Keyword research was pretty simple when I started my SEO journey because Google lacked enough content. A decade ago, competition was also low; many companies still didn’t consider creating a website to add to their marketing strategy.
Today, almost all businesses are online and have at least one website. There are over 1.8 billion websites and over a trillion pages online looking to get organic reach. Users don’t need all these websites, and Google cannot rank them all. Our goal is simple: be better than the rest.
Finding traffic topics with low-quality content
SEO is not a method to overwhelm others with more resources. Instead, SEO is a method to outsmart others with the right strategy.
Many websites cannot get results because their content is repetitive or derivative. Are you interested in watching a new movie with the same plot as dozens of other films you’ve watched? I don’t think so.
It’s the same with rewriting. Many content creators get ideas from successful websites in the top 10. Users have seen and clicked away from similar content, signaling to Google that the content is unattractive. Never regurgitate other sites’ content, not even with AI tools — Google is smart enough to know it’s not unique content.
If your content looks derivative, Google will not rank it; Google only highly ranks content that satisfies users’ intent. It is a tricky question of which content is better, but many other factors can impact the top results: branding, E-A-T, links, technical optimization, etc.
Content is the #1 ranking factor and influences ranking positions the most. So, if you have much better content than other sites, that’s your best bet to crack the top 10 results.
I often create content for topics if my gut feeling tells me my content will be ten times better than my competitors have.
How to find them?
I’ll reveal some of the secrets of the trade to you — here are some tools that I use.
Ahrefs is a great tool to save time with looking for these topics. This tool is paid — and it’s expensive compared to many analogs — but it saves so much time filtering out pages with high-quality content.
Open a content explorer, add a high-volume keyword, then click the symbol “search.”
You’ll get a million pages for your keyword. Narrow down is to use the following filters:
- Publication date. Add a custom range +two years ago. If the content was not updated for this time, there’s a big chance that the content is outdated.
- Add filters: page traffic +1,000 or play with this number; page traffic value is +1,000, or choose yours. Again, it helps to find traffic topics that bring money.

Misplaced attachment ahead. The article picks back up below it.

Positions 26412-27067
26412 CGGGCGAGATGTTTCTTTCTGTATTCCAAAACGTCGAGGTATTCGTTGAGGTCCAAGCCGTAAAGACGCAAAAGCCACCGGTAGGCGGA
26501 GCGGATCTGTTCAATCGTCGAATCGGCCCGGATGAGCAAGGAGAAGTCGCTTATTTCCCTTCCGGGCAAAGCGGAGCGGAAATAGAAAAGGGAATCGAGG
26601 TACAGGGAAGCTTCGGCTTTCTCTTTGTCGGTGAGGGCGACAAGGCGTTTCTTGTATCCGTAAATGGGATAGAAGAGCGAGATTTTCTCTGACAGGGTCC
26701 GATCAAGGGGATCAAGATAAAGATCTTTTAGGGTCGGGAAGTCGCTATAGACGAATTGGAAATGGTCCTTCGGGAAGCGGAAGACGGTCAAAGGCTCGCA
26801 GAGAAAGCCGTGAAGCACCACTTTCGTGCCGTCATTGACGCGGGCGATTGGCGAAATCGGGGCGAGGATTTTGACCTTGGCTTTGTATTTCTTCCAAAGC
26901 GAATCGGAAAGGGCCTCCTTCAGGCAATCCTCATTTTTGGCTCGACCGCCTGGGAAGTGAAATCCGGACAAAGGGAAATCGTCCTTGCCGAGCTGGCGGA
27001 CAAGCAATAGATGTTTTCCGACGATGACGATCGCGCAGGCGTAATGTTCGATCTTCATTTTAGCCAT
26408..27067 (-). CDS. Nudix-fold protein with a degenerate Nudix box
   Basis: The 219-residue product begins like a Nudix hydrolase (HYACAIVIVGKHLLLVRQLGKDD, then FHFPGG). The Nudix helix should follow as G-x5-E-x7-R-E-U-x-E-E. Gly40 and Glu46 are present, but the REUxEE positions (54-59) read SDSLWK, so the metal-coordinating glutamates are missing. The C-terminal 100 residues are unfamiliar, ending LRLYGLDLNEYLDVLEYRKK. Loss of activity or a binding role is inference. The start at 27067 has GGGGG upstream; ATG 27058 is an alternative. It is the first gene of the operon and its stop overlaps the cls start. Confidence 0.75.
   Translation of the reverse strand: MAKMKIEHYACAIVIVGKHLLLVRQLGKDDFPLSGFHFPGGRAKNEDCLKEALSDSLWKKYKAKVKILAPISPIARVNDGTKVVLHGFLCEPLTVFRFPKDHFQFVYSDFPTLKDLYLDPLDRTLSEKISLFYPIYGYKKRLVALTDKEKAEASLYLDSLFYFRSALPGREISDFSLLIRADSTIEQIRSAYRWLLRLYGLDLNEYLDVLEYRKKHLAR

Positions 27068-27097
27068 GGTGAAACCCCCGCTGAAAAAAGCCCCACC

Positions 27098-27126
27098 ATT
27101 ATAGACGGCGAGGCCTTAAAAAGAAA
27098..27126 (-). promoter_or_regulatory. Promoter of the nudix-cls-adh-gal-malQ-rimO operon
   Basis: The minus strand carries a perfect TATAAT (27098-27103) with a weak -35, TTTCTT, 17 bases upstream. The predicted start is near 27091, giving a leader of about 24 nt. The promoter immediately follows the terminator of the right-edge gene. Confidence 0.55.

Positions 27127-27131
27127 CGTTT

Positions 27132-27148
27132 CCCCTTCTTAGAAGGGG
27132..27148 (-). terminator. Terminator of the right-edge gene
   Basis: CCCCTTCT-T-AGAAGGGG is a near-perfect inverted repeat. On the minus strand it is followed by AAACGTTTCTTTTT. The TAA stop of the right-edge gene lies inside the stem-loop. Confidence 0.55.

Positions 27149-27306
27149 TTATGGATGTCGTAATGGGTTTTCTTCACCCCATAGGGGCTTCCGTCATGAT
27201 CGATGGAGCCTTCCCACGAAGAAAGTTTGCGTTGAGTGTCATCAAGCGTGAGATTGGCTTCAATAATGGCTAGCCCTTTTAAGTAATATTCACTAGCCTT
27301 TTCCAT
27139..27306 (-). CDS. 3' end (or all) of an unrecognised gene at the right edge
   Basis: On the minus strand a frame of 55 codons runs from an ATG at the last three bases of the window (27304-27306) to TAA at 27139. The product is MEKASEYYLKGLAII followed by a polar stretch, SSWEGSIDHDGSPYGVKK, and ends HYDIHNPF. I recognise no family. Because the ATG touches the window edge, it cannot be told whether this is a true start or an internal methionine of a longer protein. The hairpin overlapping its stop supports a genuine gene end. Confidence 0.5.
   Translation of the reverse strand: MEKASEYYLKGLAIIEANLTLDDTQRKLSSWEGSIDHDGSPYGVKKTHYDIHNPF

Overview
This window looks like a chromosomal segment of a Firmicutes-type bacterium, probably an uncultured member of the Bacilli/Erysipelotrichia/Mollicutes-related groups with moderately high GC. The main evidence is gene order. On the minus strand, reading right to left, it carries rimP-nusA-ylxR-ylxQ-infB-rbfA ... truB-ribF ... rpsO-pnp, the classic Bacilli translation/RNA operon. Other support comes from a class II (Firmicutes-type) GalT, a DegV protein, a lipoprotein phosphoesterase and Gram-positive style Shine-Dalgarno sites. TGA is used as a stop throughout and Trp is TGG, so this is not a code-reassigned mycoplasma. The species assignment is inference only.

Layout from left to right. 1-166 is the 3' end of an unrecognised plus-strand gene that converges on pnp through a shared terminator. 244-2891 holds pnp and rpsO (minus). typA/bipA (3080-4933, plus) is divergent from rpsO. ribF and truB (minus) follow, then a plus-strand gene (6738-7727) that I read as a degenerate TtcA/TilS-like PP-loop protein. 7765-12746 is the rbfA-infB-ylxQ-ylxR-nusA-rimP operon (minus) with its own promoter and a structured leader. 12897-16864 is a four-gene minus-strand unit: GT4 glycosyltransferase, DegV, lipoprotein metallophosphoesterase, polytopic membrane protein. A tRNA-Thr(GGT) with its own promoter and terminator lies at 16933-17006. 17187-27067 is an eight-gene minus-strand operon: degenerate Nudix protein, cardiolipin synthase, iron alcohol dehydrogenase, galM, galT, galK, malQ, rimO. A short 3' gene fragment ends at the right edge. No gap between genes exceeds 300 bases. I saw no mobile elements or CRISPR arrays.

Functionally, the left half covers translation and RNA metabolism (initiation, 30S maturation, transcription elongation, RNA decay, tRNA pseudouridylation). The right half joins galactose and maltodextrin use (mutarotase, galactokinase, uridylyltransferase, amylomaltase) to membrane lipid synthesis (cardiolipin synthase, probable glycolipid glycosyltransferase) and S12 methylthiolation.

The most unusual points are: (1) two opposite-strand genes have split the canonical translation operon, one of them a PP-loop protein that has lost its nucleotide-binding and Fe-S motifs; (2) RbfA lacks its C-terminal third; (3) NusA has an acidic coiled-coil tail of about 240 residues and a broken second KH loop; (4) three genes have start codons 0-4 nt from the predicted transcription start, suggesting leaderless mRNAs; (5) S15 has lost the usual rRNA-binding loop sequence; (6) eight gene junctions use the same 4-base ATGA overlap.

- Words: add less than 1,000. This filter helps blog content to find pages with fewer words. Of course, having more words doesn’t mean having better quality, but pages with more words usually bring more traffic because they have a higher chance of satisfying user intent. That way, if you find blog posts with fewer words, your goal is to extend the number by sharing more value.
Ahrefs is excellent for filtering huge compilations of pages. The next step is to perform manual checks.
Open website pages and read existing content. Ask yourself: Can you create something much better? If yes, add it to the content plan; if you have doubts or think not, skip it.
Most topics with outdated information have old data. If you search for updated and fresh insights, then you give a solid reason to rank your content.
It is vital to choose priorities because if you overwhelm yourself with too many topics, then you cannot get results with that. Less is more.
Prioritize the following:
- fewer backlinks, according to Ahrefs
- higher traffic
- higher traffic value
- experience with topics
- knowing a buying persona.
For example, you must choose between topics A, B, and C, then analyze traffic value or how much money you can earn by ranking all these pages. C is a priority if C brings more than A and B if all other factors are equal.
Knowing a topic can help to create much better content. For example, if I don’t know the subject, more research is required, but if the case is related to my experience and is in my strong suit, it is my priority.
Many content creators feel it is possible to cover every topic and still create high-quality content. Is it possible? Yes, anything is possible… But it’s very unlikely. Stick to content that you’re confident you can produce well.
Start with a piece of content and move to the next when you cannot improve it any further. Going step-by-step will help you to win in the long run.
Choosing the right strategy with traffic topics that competitors ignore helps save time and achieve high results. Spend the time searching for them, and your content will rise above the rest.